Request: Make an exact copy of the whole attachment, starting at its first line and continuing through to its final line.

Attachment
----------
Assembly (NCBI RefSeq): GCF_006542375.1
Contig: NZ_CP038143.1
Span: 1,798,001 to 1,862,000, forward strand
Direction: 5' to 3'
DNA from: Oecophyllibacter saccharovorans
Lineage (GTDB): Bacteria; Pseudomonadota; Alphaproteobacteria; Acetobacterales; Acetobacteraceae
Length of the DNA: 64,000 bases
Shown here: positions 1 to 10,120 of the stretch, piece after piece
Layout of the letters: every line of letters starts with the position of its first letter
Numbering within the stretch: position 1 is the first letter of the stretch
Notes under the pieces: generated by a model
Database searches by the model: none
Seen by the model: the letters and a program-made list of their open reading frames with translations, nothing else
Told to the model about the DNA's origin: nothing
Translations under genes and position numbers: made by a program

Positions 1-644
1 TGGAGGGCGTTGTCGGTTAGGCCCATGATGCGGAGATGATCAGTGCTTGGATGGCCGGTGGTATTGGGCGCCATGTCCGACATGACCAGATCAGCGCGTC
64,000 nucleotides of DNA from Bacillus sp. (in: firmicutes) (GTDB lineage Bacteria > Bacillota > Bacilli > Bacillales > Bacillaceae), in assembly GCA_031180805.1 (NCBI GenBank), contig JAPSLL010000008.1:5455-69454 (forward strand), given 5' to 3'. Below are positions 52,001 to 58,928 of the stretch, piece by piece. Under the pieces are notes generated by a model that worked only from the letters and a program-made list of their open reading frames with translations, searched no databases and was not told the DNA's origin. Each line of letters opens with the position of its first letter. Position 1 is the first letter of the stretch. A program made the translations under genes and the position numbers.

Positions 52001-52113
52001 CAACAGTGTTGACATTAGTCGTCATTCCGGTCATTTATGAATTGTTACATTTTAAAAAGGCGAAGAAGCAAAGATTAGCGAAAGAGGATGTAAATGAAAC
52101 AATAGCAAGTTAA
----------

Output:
Assembly (NCBI RefSeq): GCF_006542375.1
Contig: NZ_CP038143.1
Span: 1,798,001 to 1,862,000, forward strand
Direction: 5' to 3'
DNA from: Oecophyllibacter saccharovorans
Lineage (GTDB): Bacteria; Pseudomonadota; Alphaproteobacteria; Acetobacterales; Acetobacteraceae
Length of the DNA: 64,000 bases
Shown here: positions 1 to 10,120 of the stretch, piece after piece
Layout of the letters: every line of letters starts with the position of its first letter
Numbering within the stretch: position 1 is the first letter of the stretch
Notes under the pieces: generated by a model
Database searches by the model: none
Seen by the model: the letters and a program-made list of their open reading frames with translations, nothing else
Told to the model about the DNA's origin: nothing
Translations under genes and position numbers: made by a program

Positions 1-644
1 TGGAGGGCGTTGTCGGTTAGGCCCATGATGCGGAGATGATCAGTGCTTGGATGGCCGGTGGTATTGGGCGCCATGTCCGACATGACCAGATCAGCGCGTC
64,000 nucleotides of DNA from Bacillus sp. (in: firmicutes) (GTDB lineage Bacteria > Bacillota > Bacilli > Bacillales > Bacillaceae), in assembly GCA_031180805.1 (NCBI GenBank), contig JAPSLL010000008.1:5455-69454 (forward strand), given 5' to 3'. Below are positions 52,001 to 58,928 of the stretch, piece by piece. Under the pieces are notes generated by a model that worked only from the letters and a program-made list of their open reading frames with translations, searched no databases and was not told the DNA's origin. Each line of letters opens with the position of its first letter. Position 1 is the first letter of the stretch. A program made the translations under genes and the position numbers.

Positions 52001-52113
52001 CAACAGTGTTGACATTAGTCGTCATTCCGGTCATTTATGAATTGTTACATTTTAAAAAGGCGAAGAAGCAAAGATTAGCGAAAGAGGATGTAAATGAAAC
52101 AATAGCAAGTTAA